• Alloy 1090, a type of carbon steel.
  • "The hardest known metal alloy, and the hardest known metal in general, is a type of carbon steel, Alloy 1090. With a tensile strength of .84 GPa (122,000 psi) and a yield strength of .64 GPa (67,000 psi), carbon steel is surpassed in hardness only by very hard nonmetals, such as ruby, diamond, or aggregated diamond nanorods. The best high-carbon steels rate an 8 on the Mohs scale of hardness, relative to ruby at 9 and diamond at 10. The hardest metals are still somewhat soft in comparison to the strongest nonmetals, based on the strongest bonds in chemistry, the sp2 bond between carbon atoms. High-strength carbon steel goes through a process of tempering and annealing to make it harder. After this process is complete such steel is called strengthened steel, the hardest metal available. Carbon contents as great as 2% may be present in the hardest metal. Another one of the hardest metals is tungsten carbide, used in both the military and for top-shelf sports equipment. Depleted uranium, the metal of choice for tank shells, is not harder than tungsten carbide or carbon steel but it is more dense, which is preferable for projectiles. The strongest single element is osmium, used for high-grade pencils because it can withstand the force of writing, even with a tiny tip. Osmium is $400 per troy ounce, much more expensive than the alloy-based metals. Most carbon steels melt at 2800 °F (1537 °C), and osmium at 5491 °F (3033 °C). Iridium and titanium are also sometimes incorrectly called the hardest metals. Titanium has been used to build the world's deepest-diving submarines, however. Sometimes very hard metals, like carbon steel, are undesirable because of their other properties. Carbon steel, for instance, is notoriously corrosive. Just because it is the hardest metal does not necessarily mean that it is the most useful for every job. " Source and further information:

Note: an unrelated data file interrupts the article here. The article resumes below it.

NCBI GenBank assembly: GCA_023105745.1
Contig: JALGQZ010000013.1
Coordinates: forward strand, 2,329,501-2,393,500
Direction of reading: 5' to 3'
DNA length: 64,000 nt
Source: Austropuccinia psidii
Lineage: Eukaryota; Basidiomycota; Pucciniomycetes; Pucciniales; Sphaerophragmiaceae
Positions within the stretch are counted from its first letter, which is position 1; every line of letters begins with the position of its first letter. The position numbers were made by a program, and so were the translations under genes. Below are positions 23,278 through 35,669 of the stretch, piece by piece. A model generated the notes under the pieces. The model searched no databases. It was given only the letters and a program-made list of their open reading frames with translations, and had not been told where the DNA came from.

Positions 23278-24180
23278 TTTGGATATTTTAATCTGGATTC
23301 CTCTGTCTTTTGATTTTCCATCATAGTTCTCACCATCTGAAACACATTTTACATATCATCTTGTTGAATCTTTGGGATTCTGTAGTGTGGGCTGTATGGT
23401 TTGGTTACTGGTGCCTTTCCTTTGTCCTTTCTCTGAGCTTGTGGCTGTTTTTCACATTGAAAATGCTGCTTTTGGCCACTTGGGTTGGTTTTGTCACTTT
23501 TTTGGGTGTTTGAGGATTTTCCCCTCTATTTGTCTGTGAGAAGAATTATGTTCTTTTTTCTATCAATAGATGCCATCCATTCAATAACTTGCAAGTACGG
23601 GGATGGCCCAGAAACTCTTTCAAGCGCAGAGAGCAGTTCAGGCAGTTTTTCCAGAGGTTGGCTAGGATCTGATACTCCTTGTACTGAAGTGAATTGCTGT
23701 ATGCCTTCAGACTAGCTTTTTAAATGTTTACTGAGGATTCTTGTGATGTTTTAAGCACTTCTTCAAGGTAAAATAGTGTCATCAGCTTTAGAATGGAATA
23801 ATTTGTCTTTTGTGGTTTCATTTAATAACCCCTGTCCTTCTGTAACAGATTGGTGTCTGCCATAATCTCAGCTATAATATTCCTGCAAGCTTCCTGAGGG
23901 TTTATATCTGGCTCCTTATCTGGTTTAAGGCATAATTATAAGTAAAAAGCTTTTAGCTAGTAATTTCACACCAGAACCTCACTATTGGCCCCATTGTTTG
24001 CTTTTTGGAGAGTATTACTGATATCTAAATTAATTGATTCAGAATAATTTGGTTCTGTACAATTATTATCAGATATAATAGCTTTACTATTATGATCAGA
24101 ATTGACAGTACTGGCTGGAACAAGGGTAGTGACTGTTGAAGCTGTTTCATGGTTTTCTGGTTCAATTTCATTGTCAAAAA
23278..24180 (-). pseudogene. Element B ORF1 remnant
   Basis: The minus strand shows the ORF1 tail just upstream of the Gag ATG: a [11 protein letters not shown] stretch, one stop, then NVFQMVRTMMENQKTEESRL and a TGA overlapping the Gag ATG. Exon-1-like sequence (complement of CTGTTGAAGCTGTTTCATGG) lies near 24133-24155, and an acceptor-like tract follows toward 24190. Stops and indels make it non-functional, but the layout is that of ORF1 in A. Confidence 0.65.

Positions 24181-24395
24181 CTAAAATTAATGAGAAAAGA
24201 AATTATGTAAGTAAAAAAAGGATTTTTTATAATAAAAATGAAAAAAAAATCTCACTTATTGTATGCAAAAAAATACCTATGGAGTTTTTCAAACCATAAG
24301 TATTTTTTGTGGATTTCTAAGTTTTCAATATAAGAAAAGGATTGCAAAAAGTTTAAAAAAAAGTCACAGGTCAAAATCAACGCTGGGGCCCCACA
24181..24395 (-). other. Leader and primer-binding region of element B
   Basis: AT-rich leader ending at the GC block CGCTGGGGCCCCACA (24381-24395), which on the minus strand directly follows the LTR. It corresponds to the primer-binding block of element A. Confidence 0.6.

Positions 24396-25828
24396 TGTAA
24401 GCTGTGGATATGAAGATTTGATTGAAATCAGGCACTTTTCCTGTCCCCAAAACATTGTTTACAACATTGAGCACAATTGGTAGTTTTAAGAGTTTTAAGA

• stainless steel
  • Jean Claude van Darmstadtium.
  • The Strongest Natural (Non-Alloy) Metals: Tungsten, Titanium, and Chromium Tungsten has the highest tensile strength of any natural metal, but it's brittle and tends to shatter on impact. Titanium has a tensile strength of 63,000 psi. ... Chromium, on the Mohs scale for hardness, is the hardest metal around.
  • not sure

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